Everyone has a different event that for them marks the beginning of the pandemic. For a lot of folks, that was the last day they went into the office. Or the first day their child did remote learning. Mine was my last day of work after getting laid off- March 18th, 2020 and since then, it's been a true journey of personal and professional discovery.
I had been working as an aide in what was a bustling physical therapy clinic in Manhattan. With the concentrations of offices in our neighborhood, once folks stopped going into work, they stopped coming in for their appointments as well. With the large population of seniors we saw, once recommendations starting coming out for them to not go out, we stopped seeing them too. Our visits plummeted drastically and quickly. I knew some kind of tide of change was coming, but I didn't think I would get washed away with it.
The news wasn't shocking. Unfortunately, when you're a minimum wage employee, management decisions that are not to your benefit aren't the rarity you'd like them to be. I had been already thinking about my next moves, thinking I'd journey down the path of developing my personal training career having just gotten my certification the previous December. I just thought my moves would be on my terms, on my time.
I was certainly privileged and lucky. I had saved up enough (somehow) to have a nearly fully funded emergency fund. I had friends and family nearby. I knew that, worst come to truly worst, I wouldn't be homeless and I wouldn't starve. I had already been walking dogs as a side hustle (and still do to this day!) so I knew I'd have something coming in at the very least.
Like most, the time I spent figuring out where to go from here (well, there) still thinking personal training was it. I started planning out virtual group classes from home and thinking who in my network I could tap as my guinea pig clients. And the more time I spent working on it, the more I realized- I hate this.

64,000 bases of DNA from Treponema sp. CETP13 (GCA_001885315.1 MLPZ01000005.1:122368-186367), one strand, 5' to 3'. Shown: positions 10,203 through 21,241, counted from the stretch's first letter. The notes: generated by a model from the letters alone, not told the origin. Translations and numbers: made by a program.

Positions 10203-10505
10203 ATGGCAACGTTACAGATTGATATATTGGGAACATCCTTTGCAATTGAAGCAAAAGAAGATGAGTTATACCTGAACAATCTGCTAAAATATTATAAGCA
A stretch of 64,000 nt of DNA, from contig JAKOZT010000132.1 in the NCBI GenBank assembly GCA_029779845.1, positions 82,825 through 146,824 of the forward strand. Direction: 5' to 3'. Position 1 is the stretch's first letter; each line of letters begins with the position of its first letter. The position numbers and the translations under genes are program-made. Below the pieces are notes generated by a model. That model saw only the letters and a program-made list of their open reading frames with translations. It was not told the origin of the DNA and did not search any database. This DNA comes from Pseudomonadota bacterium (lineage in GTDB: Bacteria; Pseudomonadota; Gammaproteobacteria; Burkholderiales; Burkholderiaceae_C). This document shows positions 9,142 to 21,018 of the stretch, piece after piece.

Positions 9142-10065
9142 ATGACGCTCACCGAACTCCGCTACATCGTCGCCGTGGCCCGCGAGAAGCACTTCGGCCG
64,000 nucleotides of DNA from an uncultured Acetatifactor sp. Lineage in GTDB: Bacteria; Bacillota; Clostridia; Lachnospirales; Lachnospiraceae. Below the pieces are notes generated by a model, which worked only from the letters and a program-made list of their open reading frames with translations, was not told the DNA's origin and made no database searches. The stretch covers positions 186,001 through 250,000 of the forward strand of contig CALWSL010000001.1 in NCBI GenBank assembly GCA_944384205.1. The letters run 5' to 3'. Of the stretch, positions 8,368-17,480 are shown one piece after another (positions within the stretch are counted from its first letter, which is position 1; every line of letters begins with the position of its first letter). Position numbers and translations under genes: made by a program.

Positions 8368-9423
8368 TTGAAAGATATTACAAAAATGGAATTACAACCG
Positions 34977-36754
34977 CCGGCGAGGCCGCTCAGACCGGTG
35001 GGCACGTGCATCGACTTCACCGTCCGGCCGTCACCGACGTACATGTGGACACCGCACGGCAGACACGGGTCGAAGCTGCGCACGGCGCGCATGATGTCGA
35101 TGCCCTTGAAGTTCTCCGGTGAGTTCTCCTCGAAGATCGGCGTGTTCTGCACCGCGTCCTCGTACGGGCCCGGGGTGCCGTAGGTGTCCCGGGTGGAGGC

I've always hated sales. I've had a few sales or sales adjacent roles and been entirely not great at them. I am not a pushy person, nor am I the type of person to try the same thing over and over again and expect different results. No matter if you're a trainer on your own or in a big gym, you have to sell yourself, which to me, is even worse than selling a thing because at least you can tell yourself they're saying no to the thing instead of you.
No, what I was beginning to realize in the state of limbo the pandemic had brought me to was that I've been more of an introvert than I ever thought. Such a finding was really my fault, for thinking that introvert = bookworm. It never occurred you could be, and enjoy being, social but still crave, need and enjoy that alone time. No one will disagree with me when I say I am outgoing, but I'm also known for being independent and very able to find ways to stay busy on my own.
And so it dawned on me that spending full days with people at a high-level of energy in a basic functional role where I historically don't do well wasn't about to set me up for a career I was looking forward to. I found myself dragging myself to take any of the steps I needed to build this career I supposedly wanted for myself. And I found myself procrastinating as I tend to do with cooking. When the same thing keeps pulling you away from what you're "supposed" to be doing, maybe it's because you're supposed to be doing that.